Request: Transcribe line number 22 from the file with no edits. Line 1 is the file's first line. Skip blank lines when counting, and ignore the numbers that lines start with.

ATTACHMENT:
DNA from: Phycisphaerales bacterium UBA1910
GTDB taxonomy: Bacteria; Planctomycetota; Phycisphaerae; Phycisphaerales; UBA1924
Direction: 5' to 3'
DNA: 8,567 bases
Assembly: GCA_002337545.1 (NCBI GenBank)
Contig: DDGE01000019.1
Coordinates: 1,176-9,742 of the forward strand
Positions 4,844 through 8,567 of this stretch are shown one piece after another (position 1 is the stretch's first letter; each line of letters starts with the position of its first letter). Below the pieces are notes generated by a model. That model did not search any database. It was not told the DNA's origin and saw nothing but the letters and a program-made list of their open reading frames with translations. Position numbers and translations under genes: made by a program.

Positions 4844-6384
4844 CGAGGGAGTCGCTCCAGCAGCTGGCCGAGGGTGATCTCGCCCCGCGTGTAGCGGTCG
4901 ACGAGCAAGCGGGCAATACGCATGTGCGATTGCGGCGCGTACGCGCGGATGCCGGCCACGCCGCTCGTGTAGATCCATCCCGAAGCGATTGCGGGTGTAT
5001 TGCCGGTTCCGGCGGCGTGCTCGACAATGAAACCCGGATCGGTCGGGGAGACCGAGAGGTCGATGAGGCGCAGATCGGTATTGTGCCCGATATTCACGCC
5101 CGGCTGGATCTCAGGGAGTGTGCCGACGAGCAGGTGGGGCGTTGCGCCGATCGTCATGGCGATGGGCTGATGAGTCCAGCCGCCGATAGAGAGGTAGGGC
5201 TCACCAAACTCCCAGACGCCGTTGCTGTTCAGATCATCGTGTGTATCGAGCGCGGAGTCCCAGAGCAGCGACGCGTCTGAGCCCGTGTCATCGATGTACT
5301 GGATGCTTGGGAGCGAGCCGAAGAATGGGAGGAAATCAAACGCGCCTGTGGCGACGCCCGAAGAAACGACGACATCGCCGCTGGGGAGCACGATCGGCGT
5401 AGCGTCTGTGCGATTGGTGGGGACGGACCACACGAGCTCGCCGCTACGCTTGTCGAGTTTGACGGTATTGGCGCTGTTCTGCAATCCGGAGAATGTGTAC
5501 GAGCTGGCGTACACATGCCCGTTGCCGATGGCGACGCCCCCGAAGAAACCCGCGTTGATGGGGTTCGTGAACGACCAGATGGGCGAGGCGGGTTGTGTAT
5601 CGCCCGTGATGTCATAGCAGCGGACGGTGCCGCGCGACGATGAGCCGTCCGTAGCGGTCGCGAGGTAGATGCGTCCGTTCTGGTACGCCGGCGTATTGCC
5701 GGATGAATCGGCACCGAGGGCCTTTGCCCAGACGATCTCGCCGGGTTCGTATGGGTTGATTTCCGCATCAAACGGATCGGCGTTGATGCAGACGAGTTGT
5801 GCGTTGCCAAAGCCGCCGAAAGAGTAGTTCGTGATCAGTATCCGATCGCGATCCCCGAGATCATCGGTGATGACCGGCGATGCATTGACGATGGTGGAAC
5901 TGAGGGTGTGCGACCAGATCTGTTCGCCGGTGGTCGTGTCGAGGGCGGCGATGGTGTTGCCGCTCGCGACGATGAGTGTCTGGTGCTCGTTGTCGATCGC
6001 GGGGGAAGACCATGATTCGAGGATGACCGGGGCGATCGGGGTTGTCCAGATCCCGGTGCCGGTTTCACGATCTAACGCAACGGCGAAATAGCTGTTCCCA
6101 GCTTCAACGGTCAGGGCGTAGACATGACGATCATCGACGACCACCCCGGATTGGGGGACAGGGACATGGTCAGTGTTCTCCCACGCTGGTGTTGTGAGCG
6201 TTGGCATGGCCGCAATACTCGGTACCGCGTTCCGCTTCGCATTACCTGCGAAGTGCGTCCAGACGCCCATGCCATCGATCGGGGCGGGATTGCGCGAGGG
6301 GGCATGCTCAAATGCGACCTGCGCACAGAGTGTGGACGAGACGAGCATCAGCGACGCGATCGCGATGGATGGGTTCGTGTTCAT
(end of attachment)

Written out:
6001 GGGGGAAGACCATGATTCGAGGATGACCGGGGCGATCGGGGTTGTCCAGATCCCGGTGCCGGTTTCACGATCTAACGCAACGGCGAAATAGCTGTTCCCA